In the illustrated example, operation 635 follows operation 630. In some cases, however, operations 630 and 635 are performed simultaneously. That is, the source gas of the wetting material and the source gas of the p-type dopant are directed into the reaction chamber simultaneously. In an example, trimethylindium (TMI), biscyclopentadienyl magnesium (Cp2Mg) and ammonia are directed into the reaction chamber with the aid of an N2 carrier gas and brought in contact with the electron blocking layer (e.g., AlGaN) formed in operation 625. The Cp2Mg may be flowed before, concurrently, or after providing TMI into the reaction chamber. In an example, operation 635 precedes operation 630-that is, the electron blocking layer is contacted with the source of the p-type dopant (e.g., Cp2Mg) to form a layer of a p-type dopant over the electron blocking layer, which is subsequently contacted with the source gas of the wetting material (e.g., TMI).

Next, in an eight operation 640, a p-type gallium nitride (p-GaN) layer is formed over (or adjacent to) the delta doped layer. In some embodiments, no actual growth of the p-GaN layer occurs during the formation of the delta doped layer.

The p-GaN layer is formed by directing into the reaction chamber a gallium source gas (or precursor) and a nitrogen source gas. In an embodiment, a source gas of a p-type dopant is not directed into the reaction chamber with the gallium source gas and the nitrogen source gas. In such a case, upon bringing the gallium source gas and the nitrogen source gas in contact with the delta doped layer, a GaN layer begins to form on the delta doped layer. Growth of the GaN layer is accompanied by the incorporation of the p-type dopant from the delta doped layer into the GaN layer, thereby forming the p-GaN layer, which is accompanied by a depletion of the delta doped layer in the p-type dopant. At a predetermined period of time, a source gas of a p-type dopant is introduced into the reaction chamber to continue the formation of the p-GaN layer. In some cases, the source gas of the p-type dopant is accompanied by a continuing flow of gallium source gas and nitrogen source gas. The delta doped layer enables doping of the GaN layer (to form p-GaN) in one or more V-pits of the active layer and the electron blocking layer. Subsequent introduction of the source gas of the p-type dopant provides the p-type dopant for continual growth of the p-GaN layer in a portion of the p-GaN layer over the active layer (and not in the V-pits).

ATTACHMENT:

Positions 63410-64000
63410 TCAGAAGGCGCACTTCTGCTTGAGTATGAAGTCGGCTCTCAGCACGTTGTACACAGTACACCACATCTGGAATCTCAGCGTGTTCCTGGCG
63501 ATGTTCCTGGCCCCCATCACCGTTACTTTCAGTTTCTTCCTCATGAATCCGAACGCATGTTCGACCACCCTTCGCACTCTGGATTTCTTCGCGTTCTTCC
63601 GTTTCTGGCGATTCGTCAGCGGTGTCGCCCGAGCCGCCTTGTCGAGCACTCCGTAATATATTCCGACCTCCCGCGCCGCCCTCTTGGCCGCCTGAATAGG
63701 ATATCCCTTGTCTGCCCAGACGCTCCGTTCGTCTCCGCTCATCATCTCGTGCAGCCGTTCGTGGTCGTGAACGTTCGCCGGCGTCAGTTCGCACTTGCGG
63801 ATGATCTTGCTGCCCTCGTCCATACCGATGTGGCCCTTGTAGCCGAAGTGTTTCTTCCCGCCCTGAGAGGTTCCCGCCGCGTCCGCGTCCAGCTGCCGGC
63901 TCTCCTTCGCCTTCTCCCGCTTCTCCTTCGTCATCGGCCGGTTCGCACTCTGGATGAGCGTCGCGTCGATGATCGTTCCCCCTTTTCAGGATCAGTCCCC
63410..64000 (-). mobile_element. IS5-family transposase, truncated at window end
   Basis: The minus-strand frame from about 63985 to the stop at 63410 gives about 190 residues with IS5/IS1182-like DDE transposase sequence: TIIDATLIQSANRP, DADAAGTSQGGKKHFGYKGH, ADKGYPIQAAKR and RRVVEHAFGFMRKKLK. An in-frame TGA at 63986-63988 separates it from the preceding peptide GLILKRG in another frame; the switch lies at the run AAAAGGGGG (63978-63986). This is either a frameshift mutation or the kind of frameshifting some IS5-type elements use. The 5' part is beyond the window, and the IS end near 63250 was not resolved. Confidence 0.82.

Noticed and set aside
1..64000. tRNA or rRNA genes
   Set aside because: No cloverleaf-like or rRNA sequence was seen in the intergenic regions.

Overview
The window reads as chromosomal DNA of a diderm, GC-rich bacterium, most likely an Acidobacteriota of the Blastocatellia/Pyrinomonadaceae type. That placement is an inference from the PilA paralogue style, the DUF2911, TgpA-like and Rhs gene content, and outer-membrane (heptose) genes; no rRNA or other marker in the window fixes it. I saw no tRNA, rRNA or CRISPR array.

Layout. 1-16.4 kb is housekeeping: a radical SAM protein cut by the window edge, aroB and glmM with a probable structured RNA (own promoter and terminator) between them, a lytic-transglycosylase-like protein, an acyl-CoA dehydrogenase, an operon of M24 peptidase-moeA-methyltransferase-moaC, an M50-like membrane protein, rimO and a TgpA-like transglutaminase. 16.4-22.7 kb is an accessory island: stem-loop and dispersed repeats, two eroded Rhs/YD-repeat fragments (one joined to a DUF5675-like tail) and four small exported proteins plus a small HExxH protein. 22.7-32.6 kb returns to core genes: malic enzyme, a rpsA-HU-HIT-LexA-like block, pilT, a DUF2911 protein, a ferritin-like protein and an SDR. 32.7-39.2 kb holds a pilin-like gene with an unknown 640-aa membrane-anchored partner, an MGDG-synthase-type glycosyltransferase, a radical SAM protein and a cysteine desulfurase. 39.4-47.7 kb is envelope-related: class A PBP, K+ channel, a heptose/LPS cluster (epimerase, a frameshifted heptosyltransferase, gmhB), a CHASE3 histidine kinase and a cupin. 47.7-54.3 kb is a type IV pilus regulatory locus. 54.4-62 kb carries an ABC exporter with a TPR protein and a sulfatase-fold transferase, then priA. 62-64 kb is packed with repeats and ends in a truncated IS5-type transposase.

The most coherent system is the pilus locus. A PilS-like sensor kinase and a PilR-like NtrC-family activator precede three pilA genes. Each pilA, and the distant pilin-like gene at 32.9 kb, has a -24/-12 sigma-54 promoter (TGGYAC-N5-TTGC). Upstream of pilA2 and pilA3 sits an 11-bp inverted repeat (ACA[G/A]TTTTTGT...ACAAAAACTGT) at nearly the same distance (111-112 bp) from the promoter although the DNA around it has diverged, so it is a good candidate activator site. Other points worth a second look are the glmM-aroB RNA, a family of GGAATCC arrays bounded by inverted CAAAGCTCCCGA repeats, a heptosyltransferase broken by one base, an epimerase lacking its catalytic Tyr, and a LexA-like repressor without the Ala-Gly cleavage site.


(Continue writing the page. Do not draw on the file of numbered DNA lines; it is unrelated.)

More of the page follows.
In an example, a p-GaN layer includes a first portion and a second portion (see, e.g., FIG. 4). The first portion is disposed over the electron blocking layer outside of the one or more V-pits, and the second portion is formed in the one or more V-pits. During growth of the second portion, the p-type dopant for the p-GaN layer is provided by the delta doped layer. Following formation of the second portion, a source gas of the p-type dopant (or a source gas of another p-type dopant) is introduced to provide a predetermined concentration of the p-type dopant in the first portion.

In some situations, source gases are directed into the reaction chamber with the aid of a carrier gas and/or pumping. The carrier gas may be an inert gas, such as H2, Ar and/or N2. In an example, a gallium source gas (e.g., TMG) and a nitrogen source gas (e.g., NH3) are directed into the reaction chamber with the aid of N2. In another example, a gallium source gas, a nitrogen source gas and a source gas of a p-type dopant are directed into the reaction chamber with the aid of a pumping system (e.g., turbo pump).

The reaction chamber between some or all of the individual operations may be evacuated. In some cases, the reaction chamber is purged with the aid of a purge gas or a vacuum (pumping) system. In an example, the reaction chamber between operations 620 and 625 is evacuated with the aid of a purge gas. The purge gas may be the same or similar as the carrier gas. In an example, the purge gas is N2, and the reaction chamber is purged by continuing the flow of N2 into the reaction chamber while terminating the flow of one or more source gases. In another example, the reaction chamber between operations 610 and 615 is evacuated with the aid of a pumping system (i.e., applying a vacuum to the reaction chamber). In other cases, a reaction chamber is purged with the aid of a purge gas and a vacuum system.